Music is an integral part of our pop culture. But can data science reveal the most popular music? Join us as we find out!

Measuring popularity

An obvious way to measure music's popularity is through the charts. Billboard has been charting the "Hot 100" songs weekly since 1958. Nowadays, chart rankings are based on a combination of sales (physical and digital), radio play, and online streaming in the United States. Billboard states that the approximate weighting is 35-45% for sales, 30-40% for airplay, and 20-30% for streaming. An annual "year end" chart is also released, ranking that year's songs by calculating a cumulative total of sales, airplay, and streaming. The table below shows the 2017 Year-End chart.

But that's not the only way we can see which songs are popular. 140 million people worldwide are active users of Spotify, with around half of those using the paid Premium service. The Swedish streaming service has a vast catalogue of 20 million songs. Each year, Spotify releases a playlist of the 100 most streamed songs for that year. These are the most streamed songs of 2017.

We can see that there are similarities, but that the lists are far from identical. We can visualize the differences in the rankings using a slope graph.

slope graph of music rankings

Ed Sheeran's Shape of You wins out on both lists! In fact, this pop hit has been streamed over a billion times since its release in January 2017.

After that, though, the lists diverge almost immediately. While there are almost no songs in the top 10 on either list that don't appear anywhere on the other list, the orders are far from identical. Luis Fonsi's Despacito is another winner of these rankings, appearing at number 2 on Billboard and numbers 2 and 3 on Spotify (courtesy of the Daddy Yankee remix). Kendrick Lamar's HUMBLE is also a clear favorite at 3rd on Billboard and 5th on Spotify. After that, it's more contentious. Bad and Boujee by Migos, 4th on the Billboard list, is only at number 36 on Spotify! Even more dramatically, Sam Hunt's Body Like a Back Road is 6th on Billboard but 71st on Spotify! Clearly, the most popular songs depend on who you ask.

The most popular artists

If you're a fan of some of the songs we've been discussing, you might have noticed that there are several artists whose songs appear multiple times on one or both lists. Is there one artist who stands out as the most popular artist?

Answer: kind of, but not by much. This chart displays all the artists who have at least 2 songs on at least 1 list. Ed Sheeran and The Chainsmokers both have 4 songs on the Spotify list, but The Chainsmokers inch ahead by scoring 3 songs on Billboard as opposed to Ed's 2. Perhaps as we would expect, most artists who score at least 2 top 100 hits appear on both lists. The only notable exceptions are Martin Garrix, with 3 songs on Spotify but none on Billboard, and Gucci Mane and Rae Sremmund, both with 2 hits on Billboard but none in the Spotify top 100.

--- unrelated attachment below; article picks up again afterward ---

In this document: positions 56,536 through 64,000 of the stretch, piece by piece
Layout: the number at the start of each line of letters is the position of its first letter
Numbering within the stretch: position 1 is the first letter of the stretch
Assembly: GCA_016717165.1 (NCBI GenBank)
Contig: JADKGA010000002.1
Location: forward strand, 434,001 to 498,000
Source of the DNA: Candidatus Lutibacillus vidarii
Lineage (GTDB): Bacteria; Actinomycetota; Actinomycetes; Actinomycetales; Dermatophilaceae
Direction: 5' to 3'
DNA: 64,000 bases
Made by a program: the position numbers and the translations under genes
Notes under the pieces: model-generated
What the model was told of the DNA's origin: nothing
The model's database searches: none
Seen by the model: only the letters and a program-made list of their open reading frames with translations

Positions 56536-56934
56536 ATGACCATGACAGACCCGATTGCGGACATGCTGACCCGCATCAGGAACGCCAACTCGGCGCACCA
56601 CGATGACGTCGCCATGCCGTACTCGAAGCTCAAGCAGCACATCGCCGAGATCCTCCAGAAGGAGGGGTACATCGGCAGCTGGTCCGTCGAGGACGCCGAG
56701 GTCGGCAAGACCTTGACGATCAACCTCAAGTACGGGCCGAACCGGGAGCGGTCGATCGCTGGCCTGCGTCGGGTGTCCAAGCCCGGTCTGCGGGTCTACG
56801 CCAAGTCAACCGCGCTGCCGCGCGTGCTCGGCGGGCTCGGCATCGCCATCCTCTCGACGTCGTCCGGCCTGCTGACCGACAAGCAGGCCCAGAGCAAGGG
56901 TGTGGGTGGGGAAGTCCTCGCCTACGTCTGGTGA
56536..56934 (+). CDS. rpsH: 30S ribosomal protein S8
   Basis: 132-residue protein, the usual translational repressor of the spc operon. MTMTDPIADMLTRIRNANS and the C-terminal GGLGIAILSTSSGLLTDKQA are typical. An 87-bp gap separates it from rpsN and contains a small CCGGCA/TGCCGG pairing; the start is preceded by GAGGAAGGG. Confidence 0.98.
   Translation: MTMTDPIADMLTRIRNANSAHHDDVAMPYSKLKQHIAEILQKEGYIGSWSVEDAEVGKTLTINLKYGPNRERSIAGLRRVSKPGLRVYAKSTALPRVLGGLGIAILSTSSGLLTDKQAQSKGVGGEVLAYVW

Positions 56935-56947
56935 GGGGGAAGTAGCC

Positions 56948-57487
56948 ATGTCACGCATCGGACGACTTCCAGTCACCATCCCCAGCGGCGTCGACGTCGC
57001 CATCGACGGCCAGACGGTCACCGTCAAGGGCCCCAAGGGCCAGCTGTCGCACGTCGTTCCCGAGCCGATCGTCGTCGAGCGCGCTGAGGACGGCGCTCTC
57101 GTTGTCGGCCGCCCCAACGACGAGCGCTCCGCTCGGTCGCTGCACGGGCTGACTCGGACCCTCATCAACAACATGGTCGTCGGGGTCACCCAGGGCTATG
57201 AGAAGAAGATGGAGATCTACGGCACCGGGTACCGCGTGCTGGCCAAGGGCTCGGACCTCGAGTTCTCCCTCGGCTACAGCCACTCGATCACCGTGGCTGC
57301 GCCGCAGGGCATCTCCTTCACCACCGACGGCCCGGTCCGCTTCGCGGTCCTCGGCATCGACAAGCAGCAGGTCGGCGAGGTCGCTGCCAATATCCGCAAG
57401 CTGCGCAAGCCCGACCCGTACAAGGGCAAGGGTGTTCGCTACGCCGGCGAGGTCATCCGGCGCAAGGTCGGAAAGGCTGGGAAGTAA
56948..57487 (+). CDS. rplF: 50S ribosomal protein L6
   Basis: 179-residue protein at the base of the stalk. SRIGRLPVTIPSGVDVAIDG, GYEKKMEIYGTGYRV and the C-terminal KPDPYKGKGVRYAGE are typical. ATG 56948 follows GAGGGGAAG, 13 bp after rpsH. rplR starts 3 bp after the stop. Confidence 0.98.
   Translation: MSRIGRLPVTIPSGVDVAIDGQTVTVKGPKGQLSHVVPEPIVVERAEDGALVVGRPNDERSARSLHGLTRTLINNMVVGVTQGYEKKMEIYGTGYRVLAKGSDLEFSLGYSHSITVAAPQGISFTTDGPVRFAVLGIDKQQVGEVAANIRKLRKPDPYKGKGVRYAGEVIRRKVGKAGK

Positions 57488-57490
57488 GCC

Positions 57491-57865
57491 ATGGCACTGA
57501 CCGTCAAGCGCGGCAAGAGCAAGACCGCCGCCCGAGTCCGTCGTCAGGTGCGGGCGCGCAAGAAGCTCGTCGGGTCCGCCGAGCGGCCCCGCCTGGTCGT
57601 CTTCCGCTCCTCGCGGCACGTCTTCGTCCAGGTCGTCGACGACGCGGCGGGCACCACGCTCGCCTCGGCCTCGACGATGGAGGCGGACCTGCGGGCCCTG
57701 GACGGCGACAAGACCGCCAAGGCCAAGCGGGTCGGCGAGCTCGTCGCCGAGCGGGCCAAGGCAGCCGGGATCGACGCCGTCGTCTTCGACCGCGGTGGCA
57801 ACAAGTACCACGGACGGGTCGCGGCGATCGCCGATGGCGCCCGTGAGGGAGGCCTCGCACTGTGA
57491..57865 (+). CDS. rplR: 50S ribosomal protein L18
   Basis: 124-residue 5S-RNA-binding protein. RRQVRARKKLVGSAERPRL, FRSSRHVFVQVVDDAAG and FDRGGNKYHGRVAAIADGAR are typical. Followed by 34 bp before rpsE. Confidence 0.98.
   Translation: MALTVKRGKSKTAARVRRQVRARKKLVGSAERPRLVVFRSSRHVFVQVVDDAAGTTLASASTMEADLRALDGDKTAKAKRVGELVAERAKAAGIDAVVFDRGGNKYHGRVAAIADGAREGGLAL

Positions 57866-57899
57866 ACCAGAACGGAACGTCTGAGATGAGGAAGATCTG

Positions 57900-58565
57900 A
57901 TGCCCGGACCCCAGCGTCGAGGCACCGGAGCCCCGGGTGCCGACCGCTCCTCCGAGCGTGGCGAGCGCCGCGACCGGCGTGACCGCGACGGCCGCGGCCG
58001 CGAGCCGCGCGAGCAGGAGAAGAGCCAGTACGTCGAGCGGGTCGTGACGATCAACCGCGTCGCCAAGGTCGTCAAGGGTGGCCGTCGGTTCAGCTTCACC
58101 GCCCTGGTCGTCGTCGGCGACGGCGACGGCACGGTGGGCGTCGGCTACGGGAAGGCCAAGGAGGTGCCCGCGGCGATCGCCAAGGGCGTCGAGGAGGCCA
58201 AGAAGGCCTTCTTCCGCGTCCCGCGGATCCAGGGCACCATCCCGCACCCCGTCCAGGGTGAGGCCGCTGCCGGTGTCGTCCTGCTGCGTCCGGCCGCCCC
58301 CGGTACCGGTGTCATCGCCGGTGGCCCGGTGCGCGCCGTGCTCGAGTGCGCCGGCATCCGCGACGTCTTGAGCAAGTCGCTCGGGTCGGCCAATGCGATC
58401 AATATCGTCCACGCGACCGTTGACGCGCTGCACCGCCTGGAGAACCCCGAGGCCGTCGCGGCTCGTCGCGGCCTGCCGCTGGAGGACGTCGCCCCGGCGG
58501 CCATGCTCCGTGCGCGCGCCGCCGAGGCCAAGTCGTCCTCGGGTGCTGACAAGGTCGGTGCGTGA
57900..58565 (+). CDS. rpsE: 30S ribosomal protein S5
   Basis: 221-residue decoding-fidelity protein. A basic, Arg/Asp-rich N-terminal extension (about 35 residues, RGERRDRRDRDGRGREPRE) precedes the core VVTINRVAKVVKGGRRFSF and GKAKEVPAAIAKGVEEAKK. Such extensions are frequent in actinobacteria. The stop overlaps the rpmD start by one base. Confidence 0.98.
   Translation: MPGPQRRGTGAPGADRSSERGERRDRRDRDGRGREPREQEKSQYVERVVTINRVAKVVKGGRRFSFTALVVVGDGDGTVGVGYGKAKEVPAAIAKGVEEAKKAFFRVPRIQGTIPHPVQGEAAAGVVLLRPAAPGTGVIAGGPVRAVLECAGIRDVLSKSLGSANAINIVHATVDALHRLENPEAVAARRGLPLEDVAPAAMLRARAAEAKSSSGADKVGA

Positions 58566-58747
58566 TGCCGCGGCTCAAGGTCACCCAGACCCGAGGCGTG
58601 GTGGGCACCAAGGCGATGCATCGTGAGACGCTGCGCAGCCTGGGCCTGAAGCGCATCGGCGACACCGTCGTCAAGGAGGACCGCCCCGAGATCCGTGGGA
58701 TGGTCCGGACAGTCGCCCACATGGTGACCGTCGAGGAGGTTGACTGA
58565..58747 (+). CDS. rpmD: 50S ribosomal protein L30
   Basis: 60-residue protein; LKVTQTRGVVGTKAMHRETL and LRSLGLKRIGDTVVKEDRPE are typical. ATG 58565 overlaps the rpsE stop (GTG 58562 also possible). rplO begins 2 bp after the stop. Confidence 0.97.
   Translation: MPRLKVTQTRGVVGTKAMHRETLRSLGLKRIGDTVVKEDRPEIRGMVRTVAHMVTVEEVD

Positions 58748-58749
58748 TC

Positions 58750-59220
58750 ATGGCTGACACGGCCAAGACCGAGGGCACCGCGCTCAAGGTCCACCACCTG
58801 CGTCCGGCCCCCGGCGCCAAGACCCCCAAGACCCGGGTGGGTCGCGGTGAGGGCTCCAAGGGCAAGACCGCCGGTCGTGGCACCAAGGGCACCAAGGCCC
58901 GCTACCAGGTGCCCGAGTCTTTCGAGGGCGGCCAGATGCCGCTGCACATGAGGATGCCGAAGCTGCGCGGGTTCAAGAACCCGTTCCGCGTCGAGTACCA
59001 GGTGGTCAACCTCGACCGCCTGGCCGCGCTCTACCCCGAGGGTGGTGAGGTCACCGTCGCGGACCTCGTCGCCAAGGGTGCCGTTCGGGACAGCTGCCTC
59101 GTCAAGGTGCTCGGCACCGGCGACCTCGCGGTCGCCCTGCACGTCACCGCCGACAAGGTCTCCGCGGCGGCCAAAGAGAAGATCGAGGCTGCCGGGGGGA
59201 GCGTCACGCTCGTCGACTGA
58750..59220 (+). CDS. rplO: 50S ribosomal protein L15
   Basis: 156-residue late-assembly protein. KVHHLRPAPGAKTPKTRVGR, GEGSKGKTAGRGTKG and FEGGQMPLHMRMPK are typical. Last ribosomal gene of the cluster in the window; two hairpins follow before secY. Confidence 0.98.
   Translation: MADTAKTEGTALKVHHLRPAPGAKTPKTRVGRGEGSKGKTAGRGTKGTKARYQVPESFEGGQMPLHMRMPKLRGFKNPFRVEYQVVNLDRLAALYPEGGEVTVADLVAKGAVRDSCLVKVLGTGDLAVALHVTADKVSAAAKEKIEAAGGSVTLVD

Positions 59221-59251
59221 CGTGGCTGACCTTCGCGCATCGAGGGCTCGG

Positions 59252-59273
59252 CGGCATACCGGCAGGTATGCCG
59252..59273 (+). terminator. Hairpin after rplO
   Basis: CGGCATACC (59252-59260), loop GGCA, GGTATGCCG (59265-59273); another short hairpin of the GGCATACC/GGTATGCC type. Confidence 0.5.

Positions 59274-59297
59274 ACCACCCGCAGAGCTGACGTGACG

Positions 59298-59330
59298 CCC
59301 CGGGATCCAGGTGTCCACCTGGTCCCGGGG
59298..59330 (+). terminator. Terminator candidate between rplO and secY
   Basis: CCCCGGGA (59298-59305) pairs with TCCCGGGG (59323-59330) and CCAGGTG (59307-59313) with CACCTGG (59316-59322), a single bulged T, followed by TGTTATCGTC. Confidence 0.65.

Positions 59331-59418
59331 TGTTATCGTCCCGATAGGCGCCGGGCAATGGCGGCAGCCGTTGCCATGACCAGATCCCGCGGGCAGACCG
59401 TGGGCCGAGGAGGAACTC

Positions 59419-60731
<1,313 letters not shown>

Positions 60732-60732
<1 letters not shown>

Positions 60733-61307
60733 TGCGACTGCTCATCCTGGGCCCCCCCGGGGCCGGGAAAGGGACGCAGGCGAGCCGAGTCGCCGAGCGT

The most popular genres

What about genres? Does one style of music dominate the charts? Fortunately, we can use Spotify's Web API Console to find out. This nifty tool allows you to search for artists and see which genre Spotify classifies their music into. These genres range from the obvious ones like pop, hip hop, and EDM, through to genres you didn't even know existed. (One artist in this dataset - Starley - is classified into the somewhat nebulous genre of "aussietronica". If anybody can enlighten me as to what, exactly, this means, please let me know!)

Genres - Spotify

Genres - Billboard

We can see that the Spotify list is more disposed towards pop music, with almost half the list classified as pop. Conversely, the Billboard list contains more hip hop (35% as opposed to 19%), as well as more modern rock, R&B, and country.

We can see these differences more clearly if we plot the genres next to each other (you can see a larger version here).

If we had to pick a winner, it'd be pop, but both lists have a range of genres represented.

So, can we in fact quantify the most popular music? The answer would have to be - sort of. Ed Sheeran, if you're reading this, the data says that you're the winner! (Also hi, I'm a fan). But really, there's a whole world of music out there. Go forth and explore it!

All these visualizations were made in Displayr; you can make your own for free! You can also check out more of our cool Data Stories.